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PCB layout technology for optimizing power module efficiency
07Nov
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PCB layout technology for optimizing power module efficiency

PCB layout technology for optimizing power module effICiency
Starting from power supply layout, this paper introduces PCB layout methods, examples and technologies of optimizing power module efficiency When planning the power supply layout, the first consideration is the physical loop area of the two switching current loops Although these loop areas are almost invisible in the power module, it is still important to understand their respective current paths when two loops extend beyond the module The current self conducting input bypass capacitor (Cin1) passes through the high side MOSFET during the continuous on time of the MOSFET, reaches the internal inductor and the output bypass capacitor (CO1), and returns to the input bypass capacitor (CO1) It is formed during the closing time of the internal high side MOSFET and the opening time of the low side MOSFET The energy stored in the internal inductor flows back to GND through the output bypass capacitor and the low side MOSFET The region where the two loops do not overlap each other (including the boundary between the loops) is the high di/dt current region The input bypass capacitor (Cin1) plays a key role in supplying high frequency current to the converter and returning it to its source path.  The output bypass capacitor (Co1) does not carry as much AC current, but it can be used as a high-frequency filter for switching noise For the above reasons, the input and output capacitors should be as close as possible to the respective VIN and VOUT pins on the module As shown in Figure 2, the inductance of these connections can be minimized by keeping the trace between the bypass capacitor and its respective VIN and VOUT pins as short and wide as possible
PCB board


pcb board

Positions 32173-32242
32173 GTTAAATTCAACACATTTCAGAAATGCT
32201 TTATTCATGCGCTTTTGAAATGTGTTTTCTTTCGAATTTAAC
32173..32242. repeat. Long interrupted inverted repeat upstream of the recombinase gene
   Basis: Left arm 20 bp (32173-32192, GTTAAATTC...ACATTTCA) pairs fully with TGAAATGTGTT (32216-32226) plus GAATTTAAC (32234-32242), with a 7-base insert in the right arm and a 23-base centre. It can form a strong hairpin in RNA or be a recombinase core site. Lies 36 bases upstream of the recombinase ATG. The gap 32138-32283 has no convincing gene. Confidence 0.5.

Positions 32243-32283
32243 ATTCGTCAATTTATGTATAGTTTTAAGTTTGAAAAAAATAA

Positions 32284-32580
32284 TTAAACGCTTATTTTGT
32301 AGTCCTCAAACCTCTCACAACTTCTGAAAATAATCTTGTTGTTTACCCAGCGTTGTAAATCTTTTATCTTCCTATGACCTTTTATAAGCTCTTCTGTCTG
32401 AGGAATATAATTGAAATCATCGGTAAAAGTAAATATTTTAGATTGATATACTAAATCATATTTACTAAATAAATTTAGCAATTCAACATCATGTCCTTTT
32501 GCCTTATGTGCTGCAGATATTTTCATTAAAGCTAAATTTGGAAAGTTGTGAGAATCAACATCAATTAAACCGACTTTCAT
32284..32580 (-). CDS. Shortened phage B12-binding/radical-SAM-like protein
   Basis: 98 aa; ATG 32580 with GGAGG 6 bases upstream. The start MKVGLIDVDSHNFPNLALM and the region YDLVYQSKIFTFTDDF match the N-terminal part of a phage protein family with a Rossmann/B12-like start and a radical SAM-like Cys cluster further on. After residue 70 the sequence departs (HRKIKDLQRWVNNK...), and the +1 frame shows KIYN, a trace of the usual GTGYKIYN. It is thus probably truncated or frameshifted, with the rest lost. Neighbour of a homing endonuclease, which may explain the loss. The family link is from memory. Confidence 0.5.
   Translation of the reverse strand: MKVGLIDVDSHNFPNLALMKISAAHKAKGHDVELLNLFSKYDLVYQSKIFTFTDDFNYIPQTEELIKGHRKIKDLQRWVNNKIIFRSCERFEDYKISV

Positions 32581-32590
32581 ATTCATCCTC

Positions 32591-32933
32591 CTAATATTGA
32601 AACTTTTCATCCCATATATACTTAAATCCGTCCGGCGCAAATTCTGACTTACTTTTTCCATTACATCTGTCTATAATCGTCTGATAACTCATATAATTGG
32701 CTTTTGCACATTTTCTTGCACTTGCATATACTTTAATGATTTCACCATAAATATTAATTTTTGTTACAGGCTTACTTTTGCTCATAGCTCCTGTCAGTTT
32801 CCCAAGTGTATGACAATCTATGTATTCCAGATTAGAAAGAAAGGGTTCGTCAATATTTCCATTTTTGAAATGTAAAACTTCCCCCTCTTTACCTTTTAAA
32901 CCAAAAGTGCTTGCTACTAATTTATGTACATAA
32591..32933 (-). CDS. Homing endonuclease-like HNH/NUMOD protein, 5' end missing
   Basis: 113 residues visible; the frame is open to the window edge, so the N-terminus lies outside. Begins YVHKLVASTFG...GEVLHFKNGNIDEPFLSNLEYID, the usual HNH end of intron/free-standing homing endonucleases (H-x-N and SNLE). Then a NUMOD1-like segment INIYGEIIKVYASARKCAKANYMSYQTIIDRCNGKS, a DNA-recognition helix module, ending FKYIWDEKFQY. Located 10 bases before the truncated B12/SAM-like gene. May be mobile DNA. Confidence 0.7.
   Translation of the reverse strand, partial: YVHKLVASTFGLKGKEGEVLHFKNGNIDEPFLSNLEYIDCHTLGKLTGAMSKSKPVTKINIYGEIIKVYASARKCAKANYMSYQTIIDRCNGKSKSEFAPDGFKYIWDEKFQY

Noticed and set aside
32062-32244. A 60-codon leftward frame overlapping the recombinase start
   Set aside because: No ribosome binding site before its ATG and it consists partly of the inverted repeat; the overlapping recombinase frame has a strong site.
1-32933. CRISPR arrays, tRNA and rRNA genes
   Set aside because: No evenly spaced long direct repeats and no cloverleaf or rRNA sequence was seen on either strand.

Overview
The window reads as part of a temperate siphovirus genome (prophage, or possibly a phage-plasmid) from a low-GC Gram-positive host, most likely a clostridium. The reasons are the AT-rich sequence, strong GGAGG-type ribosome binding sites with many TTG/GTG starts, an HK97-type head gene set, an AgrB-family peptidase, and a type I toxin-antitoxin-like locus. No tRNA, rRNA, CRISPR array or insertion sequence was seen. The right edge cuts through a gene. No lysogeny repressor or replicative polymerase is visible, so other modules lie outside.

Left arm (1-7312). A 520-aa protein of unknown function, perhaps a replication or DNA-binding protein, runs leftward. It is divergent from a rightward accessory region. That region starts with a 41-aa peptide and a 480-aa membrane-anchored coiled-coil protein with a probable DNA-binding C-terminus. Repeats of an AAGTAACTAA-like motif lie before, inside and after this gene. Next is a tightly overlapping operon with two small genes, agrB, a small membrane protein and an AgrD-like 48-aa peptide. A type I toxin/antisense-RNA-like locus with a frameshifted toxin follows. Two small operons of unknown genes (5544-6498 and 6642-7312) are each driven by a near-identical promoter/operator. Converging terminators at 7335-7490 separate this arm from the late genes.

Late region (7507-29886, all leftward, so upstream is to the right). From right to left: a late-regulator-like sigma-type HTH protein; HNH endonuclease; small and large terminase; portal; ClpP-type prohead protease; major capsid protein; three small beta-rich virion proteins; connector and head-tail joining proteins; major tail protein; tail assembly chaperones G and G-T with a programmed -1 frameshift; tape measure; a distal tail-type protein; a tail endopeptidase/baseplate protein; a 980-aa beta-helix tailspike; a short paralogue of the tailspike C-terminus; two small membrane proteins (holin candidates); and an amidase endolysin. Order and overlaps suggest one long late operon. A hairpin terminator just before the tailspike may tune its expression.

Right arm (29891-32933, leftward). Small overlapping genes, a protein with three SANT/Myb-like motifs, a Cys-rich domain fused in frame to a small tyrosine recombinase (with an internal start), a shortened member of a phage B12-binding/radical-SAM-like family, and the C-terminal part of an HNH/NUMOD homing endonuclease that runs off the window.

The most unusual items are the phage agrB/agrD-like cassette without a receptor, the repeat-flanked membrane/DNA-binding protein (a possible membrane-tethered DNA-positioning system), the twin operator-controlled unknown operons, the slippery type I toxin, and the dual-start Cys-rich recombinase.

Reducing the inductance PCB layout in the transformer has two main advantages Improve equipment efficiency by promoting energy transfer between Cin1 and CO1 This will ensure that the module has a good high-frequency bypass and reduce the induced voltage peak/dt current caused by high voltage It can also reduce equipment noise and voltage stress to ensure normal operation Second, reduce electromagnetic interference Connecting capacitors with SMAll parasitic inductance will show low impedance to high frequency, thus reducing conducted radiation Ceramic capacitors (X7R or X5R) or other low ESR type capacitors are recommended.  Only when the additional capacitors are close to the GND and VIN terminals will it work to add more input capacitors The unique design of the power module inherently has low radiation and conducted EMI, and following the PCB layout guidelines presented in this paper will produce higher efficiency The path planning of loop current is often ignored, but it plays a key role in optimizing power supply design In addition, the grounding tracks of Cin1 and CO1 should be shortened and widened as far as possible, and directly connected to the exposed bonding pad, which is especially important for the input capacitor (Cin1) ground connection with high AC current Ground pins (including exposed pads), input and output capacitors, soft start capacitors, and reverberation resistors in modules should all be connected to the return layer on the PCB This return layer can be used as a return path for very low inductance currents and also as a heat sink discussed below The feedback resistor should also be placed as close as possible to the FB (feedback) pin of the module.  To minimize the potential noise selection at this high impedance node, it is important to keep the trace between the FB pin and the center tap of the reverberation resistor as short as possible The available compensation elements or feedforward capacitors should be as close to the upper reverberation resistor as possible